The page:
Education

  • CPhil Ancient Near Eastern Studies — UCLA
  • MA Ancient Near Eastern Studies — UCLA
  • MA Egyptology — University of Memphis
  • BA Classics — Duke University

Research

Dissertation: Hittite Queenship: Women and Power in Hittite Anatolia

Though scholars have long acknowledged the prominence of royal women in the Late Bronze Age, the power and agency of queens remain understudied. Hittite queens participated in the negotiation of treaties and diplomatic marriages, appointed members of the extended royal family to positions in the military and government, participated in networks of economic exchange and patronage through owning, leasing, and distributing livestock, captives, and prestige goods, and sponsored state festivals that created and reinforced social stratification. This dissertation examines how queens were able to utilize their roles as wives, mothers, and priestesses to amass significant political, economic, and ideological power within a male-dominated society.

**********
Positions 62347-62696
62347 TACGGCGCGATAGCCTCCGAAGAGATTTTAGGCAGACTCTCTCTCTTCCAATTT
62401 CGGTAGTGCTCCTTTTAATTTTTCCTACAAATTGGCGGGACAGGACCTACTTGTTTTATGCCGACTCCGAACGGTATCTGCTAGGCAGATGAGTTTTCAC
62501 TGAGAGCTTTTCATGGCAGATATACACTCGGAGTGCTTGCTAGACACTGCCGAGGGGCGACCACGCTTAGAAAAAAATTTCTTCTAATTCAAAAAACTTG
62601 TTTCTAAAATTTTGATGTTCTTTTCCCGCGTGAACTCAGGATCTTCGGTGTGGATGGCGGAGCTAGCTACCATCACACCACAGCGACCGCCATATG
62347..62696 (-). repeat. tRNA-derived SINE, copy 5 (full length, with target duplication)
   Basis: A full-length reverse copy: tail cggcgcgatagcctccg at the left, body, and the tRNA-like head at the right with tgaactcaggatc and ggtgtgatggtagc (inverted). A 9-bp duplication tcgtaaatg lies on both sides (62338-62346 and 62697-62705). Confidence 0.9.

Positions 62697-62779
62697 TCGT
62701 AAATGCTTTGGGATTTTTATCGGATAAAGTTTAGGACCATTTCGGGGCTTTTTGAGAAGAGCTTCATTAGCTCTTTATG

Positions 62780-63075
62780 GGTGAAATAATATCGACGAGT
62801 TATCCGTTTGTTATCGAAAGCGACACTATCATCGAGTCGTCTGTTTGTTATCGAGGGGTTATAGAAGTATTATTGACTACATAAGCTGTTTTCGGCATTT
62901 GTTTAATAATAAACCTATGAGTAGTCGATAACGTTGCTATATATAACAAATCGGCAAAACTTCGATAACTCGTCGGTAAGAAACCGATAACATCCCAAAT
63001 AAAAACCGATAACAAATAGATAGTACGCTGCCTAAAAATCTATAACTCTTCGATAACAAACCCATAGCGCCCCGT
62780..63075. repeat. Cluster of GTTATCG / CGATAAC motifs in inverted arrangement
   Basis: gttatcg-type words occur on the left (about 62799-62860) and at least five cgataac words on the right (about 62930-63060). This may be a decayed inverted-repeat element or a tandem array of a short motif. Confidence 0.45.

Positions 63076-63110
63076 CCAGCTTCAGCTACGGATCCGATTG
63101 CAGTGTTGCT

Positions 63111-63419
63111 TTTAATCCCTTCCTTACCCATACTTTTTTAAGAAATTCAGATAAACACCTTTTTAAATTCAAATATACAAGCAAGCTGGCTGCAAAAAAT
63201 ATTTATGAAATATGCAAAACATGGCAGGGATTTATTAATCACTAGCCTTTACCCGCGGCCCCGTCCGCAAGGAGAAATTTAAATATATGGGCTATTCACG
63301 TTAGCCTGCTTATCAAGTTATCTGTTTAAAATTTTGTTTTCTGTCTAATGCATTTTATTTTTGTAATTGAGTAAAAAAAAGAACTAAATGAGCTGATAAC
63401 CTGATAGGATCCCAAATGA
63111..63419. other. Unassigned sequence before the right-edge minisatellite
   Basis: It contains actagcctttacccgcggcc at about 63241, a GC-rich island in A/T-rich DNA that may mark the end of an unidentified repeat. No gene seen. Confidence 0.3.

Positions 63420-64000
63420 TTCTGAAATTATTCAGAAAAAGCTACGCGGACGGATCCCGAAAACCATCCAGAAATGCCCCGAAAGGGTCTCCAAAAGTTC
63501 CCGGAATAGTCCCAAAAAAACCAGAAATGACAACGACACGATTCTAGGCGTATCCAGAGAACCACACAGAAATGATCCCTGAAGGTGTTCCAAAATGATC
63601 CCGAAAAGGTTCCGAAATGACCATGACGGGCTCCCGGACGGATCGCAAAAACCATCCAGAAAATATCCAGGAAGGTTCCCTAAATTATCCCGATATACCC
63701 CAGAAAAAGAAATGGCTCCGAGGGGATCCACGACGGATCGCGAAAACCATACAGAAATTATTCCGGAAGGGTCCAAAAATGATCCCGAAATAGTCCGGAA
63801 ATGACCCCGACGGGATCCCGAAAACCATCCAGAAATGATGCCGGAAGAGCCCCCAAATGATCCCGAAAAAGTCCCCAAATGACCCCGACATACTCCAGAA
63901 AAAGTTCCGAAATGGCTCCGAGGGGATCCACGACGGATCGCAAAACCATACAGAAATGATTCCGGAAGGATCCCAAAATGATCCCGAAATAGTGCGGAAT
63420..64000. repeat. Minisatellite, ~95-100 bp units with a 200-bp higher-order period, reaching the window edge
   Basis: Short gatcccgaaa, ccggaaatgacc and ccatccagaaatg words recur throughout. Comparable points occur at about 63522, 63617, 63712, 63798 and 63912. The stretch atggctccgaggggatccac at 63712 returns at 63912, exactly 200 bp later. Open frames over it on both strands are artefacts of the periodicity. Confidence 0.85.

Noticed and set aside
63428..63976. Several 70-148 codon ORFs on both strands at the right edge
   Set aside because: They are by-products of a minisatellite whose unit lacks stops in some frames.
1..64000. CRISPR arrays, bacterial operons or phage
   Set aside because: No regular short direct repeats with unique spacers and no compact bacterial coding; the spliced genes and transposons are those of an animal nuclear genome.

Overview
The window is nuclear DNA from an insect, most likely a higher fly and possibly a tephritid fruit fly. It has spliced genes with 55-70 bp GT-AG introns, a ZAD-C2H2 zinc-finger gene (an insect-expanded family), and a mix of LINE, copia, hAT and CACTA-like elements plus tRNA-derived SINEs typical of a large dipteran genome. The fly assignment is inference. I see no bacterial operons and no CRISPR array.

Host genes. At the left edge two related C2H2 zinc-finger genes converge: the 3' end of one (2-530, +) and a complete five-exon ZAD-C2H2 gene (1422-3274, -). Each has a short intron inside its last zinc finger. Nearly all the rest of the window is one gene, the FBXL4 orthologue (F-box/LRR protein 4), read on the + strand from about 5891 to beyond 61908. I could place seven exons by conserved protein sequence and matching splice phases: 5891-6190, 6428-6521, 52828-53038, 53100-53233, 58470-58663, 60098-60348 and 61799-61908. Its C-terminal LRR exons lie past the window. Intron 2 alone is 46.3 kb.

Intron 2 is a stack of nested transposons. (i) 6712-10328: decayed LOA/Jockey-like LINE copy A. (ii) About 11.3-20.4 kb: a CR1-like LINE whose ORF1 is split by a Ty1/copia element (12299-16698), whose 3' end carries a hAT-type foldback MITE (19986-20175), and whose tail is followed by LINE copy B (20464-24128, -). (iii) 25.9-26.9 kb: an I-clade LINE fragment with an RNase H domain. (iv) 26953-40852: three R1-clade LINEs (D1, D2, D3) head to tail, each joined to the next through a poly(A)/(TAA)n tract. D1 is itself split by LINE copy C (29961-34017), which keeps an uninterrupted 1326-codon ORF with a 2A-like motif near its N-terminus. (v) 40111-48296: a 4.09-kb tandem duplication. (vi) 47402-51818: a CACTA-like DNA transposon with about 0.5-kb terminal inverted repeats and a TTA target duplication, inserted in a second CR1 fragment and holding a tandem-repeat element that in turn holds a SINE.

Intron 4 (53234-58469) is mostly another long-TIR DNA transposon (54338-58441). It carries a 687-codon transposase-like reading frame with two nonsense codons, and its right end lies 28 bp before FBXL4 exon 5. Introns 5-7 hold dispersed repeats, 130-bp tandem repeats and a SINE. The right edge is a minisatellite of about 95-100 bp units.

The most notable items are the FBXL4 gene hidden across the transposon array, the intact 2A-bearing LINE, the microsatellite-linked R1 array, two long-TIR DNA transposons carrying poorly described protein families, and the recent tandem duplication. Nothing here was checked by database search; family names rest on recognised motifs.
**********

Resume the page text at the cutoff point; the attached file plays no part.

Honors & Awards

2017-2018 Dissertation Year Fellowship, UCLA
2016-2017 Graduate Assistance in Areas of National Need (GAANN) fellowship in Middle Eastern studies

Courses

Instructor

  • Ancient Egyptian Art I
  • Ancient Egyptian Religion

Teaching Assistant

  • Ancient Egyptian Civilization I
  • Ancient Egyptian Civilization II
  • Ancient Egyptian Religion
  • Cinema and the Ancient World
  • Classical Mythology
  • Jerusalem: the Holy City
  • US History to 1877
  • US History since 1877
  • Visible Language: Study of Writing

Recent Talks

“Festivals and social hierarchies in Hittite Anatolia.” Oxford Postgraduate Conference in Assyriology. April 21, 2017.

“Puduhepa, power, and politics in the Hittite royal court.” Annual Meeting of the American Oriental Society. March 19, 2017.